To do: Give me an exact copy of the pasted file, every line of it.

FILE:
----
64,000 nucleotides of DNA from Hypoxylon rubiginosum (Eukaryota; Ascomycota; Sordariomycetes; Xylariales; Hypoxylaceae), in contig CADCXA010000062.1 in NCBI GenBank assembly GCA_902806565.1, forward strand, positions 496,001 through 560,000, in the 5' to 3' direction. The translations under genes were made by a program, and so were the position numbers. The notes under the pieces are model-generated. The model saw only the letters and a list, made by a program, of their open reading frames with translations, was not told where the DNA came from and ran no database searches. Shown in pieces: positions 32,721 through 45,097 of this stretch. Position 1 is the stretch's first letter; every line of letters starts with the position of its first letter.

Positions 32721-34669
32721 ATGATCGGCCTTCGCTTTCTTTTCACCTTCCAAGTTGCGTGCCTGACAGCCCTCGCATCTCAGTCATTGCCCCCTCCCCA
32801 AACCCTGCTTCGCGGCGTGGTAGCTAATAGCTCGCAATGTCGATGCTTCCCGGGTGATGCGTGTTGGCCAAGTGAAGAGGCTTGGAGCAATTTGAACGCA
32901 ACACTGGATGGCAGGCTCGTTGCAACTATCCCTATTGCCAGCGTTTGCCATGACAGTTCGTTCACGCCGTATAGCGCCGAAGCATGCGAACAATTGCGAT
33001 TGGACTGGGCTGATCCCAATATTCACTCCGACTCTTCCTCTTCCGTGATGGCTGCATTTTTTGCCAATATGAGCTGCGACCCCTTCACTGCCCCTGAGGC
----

64,000 nucleotides of DNA from Hypoxylon rubiginosum (Eukaryota; Ascomycota; Sordariomycetes; Xylariales; Hypoxylaceae), in contig CADCXA010000062.1 in NCBI GenBank assembly GCA_902806565.1, forward strand, positions 496,001 through 560,000, in the 5' to 3' direction. The translations under genes were made by a program, and so were the position numbers. The notes under the pieces are model-generated. The model saw only the letters and a list, made by a program, of their open reading frames with translations, was not told where the DNA came from and ran no database searches. Shown in pieces: positions 32,721 through 45,097 of this stretch. Position 1 is the stretch's first letter; every line of letters starts with the position of its first letter.

Positions 32721-34669
32721 ATGATCGGCCTTCGCTTTCTTTTCACCTTCCAAGTTGCGTGCCTGACAGCCCTCGCATCTCAGTCATTGCCCCCTCCCCA
32801 AACCCTGCTTCGCGGCGTGGTAGCTAATAGCTCGCAATGTCGATGCTTCCCGGGTGATGCGTGTTGGCCAAGTGAAGAGGCTTGGAGCAATTTGAACGCA
32901 ACACTGGATGGCAGGCTCGTTGCAACTATCCCTATTGCCAGCGTTTGCCATGACAGTTCGTTCACGCCGTATAGCGCCGAAGCATGCGAACAATTGCGAT
33001 TGGACTGGGCTGATCCCAATATTCACTCCGACTCTTCCTCTTCCGTGATGGCTGCATTTTTTGCCAATATGAGCTGCGACCCCTTCACTGCCCCTGAGGC